I was very exicted the other night when I was able to get my girlfriend to come and see the movie Passchendaele with me. I have wanted to see the movie ever since the first time I heard it was being made, as the historic World War I battle is one that I have read about several times over the past decade.
This was the first time I had watched something with Paul Gross outside of his stage acting. No, I was never a fan of, nor did I ever watch an episode of, North of 60. I grew up while that show was on the air, but I was as inclined to watch Canadian content then as I am now as a member of the media.
Let me start by saying, this film was not what I expected. Let me continue by saying, that's not a good thing.
For starters, there was more done with the background love story of the film than their was of anything relating directly to the title battle. I was expecting there would be some build to the climactic struggle over Passchendaele, but nor did I expect so much of the film to be caught up in sub-plot. And if it wasn't sub-plot, then why deceive us by calling the movie by the name of the battle and not something more important to look at the undertakings at hand in Work War II Calgary.
In the first 5 minutes of the film, the exciting beginning that explains the battle origin of our main character played by Paul Gross. The scene shows the incident that is the core event starting the sequence of the film, a very tragic meeting between German and Canadian soldiers in the ruins of a town that lead to a gruesome stabbing of a young German soldier.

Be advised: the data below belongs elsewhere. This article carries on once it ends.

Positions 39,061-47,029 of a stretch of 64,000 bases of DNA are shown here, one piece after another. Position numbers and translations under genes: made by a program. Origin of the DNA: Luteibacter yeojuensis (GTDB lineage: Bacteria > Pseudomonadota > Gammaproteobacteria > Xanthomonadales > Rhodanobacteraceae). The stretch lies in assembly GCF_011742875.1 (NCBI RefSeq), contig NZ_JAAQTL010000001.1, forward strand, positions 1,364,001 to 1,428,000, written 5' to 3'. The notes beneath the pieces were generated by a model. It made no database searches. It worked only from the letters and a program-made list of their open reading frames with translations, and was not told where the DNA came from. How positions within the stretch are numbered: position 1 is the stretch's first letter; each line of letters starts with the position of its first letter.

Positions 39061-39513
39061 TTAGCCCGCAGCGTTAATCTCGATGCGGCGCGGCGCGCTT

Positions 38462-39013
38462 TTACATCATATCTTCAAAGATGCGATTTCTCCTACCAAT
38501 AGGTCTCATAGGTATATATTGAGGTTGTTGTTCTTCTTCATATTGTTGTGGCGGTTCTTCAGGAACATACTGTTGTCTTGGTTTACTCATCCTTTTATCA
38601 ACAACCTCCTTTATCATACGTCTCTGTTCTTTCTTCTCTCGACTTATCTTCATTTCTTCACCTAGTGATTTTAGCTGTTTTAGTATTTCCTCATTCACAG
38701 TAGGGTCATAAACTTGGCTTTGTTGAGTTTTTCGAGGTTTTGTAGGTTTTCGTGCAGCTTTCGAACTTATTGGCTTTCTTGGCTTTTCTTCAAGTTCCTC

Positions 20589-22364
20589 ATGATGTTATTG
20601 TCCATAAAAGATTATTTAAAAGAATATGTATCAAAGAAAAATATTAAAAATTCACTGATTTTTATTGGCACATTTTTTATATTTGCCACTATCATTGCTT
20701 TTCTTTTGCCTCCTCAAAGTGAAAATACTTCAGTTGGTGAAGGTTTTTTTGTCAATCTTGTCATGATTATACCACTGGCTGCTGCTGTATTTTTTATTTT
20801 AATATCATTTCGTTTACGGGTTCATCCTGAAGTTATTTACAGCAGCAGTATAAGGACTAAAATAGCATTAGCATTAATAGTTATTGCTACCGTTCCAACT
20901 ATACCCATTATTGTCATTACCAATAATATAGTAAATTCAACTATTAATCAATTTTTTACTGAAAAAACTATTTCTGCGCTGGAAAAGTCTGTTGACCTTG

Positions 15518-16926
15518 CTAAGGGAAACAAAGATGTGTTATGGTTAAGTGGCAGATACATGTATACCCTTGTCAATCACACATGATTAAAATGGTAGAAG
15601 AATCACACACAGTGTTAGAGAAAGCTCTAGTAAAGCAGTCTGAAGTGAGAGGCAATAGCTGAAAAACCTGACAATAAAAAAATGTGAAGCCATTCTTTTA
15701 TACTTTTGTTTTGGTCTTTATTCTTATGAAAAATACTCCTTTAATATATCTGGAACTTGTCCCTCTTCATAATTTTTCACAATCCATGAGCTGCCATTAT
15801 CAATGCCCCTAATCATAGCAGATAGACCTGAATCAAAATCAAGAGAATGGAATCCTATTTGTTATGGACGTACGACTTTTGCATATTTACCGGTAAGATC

When that started the film, I got excited. I was finally going to see a true Canadian war movie. My expectation was to see the tragic journey of Gross' character from hospital to recovery to battleground and back again. Then the scene switched to Calgary and I knew that something just wasn't right.
For the next hour, at least, of the movie, the viewer is subjected to a sappy love story with family and friends sub-plots that had me cringing in my seat. Think Pearl Harbour with better actors but 10 times the cheese.That is, at least, the reaction I had as the movie began to unfold. In all honesty, the only thing that kept me in my seat during this torturous sequence was the knowledge that eventually, the war scenes must ultimately return in order to due justice to the very name of the film.
But I digress...
Once the love story plays out, as do the other sub-plots, they all culminate on the outskirts of Passchendaele, just a day, or perhaps even two, before the historic battle takes place. From here on out, this movie was worth the price of admission. I was impressed with the portrayal of the battlegrounds and trenches. The images leapt out at me as if to pour out of the pages of history. I felt them to be a very acurate portrayal based on the many World War I texts I have read, and was impressed with the many details placed throughout.
The battle itself, to me at least, left nothing to be desired. It was a very strong representation of what I believe it must have been like. The explosions, the gunfire, the look of the soldiers, all seemed perfectly placed on the riddled French battlegrounds.
The climax to the movie, when Paul Gross' character finds the strength to take his lover's brother across No Man's Land on the crucifix on which he hung, was an incredibly emotional moment. I looked around the theatre to see people who were of the age to have known relatives who fought in the Great War, and they all struggled to watch. It was an unbelievable representation on so many levels. I was, as amazing as this is, speechless.
I have to say to anyone who reads this that is very much a Pearl Harbour-esque war movie, and not Platoon. The hardcore war-movie enthusiasts I expect would have a similar reaction to that of my own, struggling through the 'Calgary' part of the movie just knowing that the battle is yet to come. After all, had they not presented this movie in the sequence that they did, I certainly wouldn't be able to tell you how it ended...